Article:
Day by Day

Tuesday, September 21, 2004

Canada Honors Draft Dodgers with Monument

Most countries build national monuments to honor their own extraordinary citizens and accomplishments. Apparently, Canada has found other uses for them.

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Canada Plans Draft-Dodger Monument
Tuesday, September 21, 2004

NELSON, British Columbia — After burning their draft cards during the Vietnam War, tens of thousands of Americans avoided jail by fleeing to Canada.

Many settled in the small town of Nelson, British Columbia (search), just across the Washington state border. Now, 30 years later, the mayor of Nelson and some other Canadians are planning to honor the draft dodgers with a two-day festival and a larger-than-life monument depicting a Canadian helping two scared American men.

Though the festival and statue unveiling are still two years away, the war of words is just beginning.

Veterans of Foreign Wars (search) leaders are outraged by the monument, as are others in the United States who see the plan as a slap in the face. Some have written to Nelson officials to say they’ll never visit the town again.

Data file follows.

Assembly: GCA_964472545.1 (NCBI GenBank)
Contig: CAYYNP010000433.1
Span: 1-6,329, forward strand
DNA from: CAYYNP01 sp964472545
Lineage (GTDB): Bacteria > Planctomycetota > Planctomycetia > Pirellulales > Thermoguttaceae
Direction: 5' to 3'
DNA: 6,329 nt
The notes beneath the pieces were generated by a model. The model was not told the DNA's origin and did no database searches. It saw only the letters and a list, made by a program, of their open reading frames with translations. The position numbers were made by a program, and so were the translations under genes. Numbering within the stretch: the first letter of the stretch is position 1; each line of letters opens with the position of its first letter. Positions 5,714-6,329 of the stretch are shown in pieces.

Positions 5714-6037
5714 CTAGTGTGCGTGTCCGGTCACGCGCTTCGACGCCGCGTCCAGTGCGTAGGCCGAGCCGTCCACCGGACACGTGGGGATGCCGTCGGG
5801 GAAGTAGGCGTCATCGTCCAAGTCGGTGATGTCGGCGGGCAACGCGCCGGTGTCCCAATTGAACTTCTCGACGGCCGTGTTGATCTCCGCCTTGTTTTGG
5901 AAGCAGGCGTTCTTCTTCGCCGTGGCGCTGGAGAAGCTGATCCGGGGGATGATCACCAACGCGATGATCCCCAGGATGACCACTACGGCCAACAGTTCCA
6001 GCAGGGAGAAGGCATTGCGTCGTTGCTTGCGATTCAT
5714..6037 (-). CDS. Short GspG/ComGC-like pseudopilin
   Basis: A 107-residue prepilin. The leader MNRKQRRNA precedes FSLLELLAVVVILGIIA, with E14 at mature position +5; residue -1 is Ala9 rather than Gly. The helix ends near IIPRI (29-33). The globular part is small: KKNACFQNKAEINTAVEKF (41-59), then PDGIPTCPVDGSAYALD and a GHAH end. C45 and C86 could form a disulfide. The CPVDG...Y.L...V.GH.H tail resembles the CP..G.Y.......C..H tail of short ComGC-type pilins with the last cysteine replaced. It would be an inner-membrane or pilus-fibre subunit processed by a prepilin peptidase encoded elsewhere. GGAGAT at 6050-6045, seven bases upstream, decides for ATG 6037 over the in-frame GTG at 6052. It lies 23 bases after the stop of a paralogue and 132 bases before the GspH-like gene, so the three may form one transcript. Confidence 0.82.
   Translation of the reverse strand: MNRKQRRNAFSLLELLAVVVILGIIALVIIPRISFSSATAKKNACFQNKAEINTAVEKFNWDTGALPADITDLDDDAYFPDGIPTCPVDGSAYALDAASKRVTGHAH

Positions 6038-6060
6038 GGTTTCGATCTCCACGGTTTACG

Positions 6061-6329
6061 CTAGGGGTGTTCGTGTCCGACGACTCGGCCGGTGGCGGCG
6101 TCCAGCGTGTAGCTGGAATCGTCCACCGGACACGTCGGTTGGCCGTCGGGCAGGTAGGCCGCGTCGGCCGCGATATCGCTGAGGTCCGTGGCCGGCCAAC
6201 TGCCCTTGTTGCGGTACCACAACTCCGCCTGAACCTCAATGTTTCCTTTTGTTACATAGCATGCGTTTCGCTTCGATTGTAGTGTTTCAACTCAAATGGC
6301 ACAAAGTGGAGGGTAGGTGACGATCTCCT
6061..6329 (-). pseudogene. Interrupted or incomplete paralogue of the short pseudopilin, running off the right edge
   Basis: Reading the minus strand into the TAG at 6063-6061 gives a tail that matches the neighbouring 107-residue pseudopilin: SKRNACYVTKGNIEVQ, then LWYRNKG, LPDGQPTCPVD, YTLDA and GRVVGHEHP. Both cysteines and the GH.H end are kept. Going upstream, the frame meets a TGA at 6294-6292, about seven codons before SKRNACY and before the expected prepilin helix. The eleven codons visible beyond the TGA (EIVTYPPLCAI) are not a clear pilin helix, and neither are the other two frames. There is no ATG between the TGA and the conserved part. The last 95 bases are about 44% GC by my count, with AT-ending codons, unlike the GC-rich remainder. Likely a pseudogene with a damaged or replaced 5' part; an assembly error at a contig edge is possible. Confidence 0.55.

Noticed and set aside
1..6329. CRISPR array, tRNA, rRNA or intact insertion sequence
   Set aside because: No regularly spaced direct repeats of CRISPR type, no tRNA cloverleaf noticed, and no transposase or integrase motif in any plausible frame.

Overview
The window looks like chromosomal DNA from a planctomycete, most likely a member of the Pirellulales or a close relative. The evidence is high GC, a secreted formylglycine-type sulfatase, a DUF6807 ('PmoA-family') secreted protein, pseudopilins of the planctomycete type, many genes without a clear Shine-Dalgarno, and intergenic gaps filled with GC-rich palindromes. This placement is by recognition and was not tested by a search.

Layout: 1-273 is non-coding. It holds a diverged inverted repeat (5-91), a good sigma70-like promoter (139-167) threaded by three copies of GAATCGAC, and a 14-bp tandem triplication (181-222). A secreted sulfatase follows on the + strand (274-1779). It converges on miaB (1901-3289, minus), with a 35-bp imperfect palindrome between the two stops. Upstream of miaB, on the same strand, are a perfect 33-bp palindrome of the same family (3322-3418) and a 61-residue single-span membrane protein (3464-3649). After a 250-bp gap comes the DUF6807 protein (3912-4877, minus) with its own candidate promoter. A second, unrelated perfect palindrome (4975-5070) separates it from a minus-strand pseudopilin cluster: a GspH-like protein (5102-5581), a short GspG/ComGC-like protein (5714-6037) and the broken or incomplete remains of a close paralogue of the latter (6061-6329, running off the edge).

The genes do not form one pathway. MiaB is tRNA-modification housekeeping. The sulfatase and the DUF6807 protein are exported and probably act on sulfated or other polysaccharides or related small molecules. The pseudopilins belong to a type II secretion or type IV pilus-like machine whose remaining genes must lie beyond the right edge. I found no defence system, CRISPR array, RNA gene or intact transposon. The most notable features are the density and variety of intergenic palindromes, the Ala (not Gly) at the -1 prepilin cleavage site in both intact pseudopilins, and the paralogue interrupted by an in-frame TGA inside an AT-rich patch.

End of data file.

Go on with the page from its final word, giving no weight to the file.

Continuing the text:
The Canadian government did nothing to discourage Americans from heading north of the border so many years ago. In fact, then Prime Minister Pierre Trudeau (search) rolled out the red carpet, saying the draft dodgers had his complete sympathy.
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Think about it. America has a gigantic wall honoring Americans who fought and died in Vietnam. Canada will soon have a monument honoring Americans who fled the country. How big of an inferiority complex do you have to have to build a national monument that doesn't honor your own citizens, but jeers at a neighboring country instead? How fucking sick is this?

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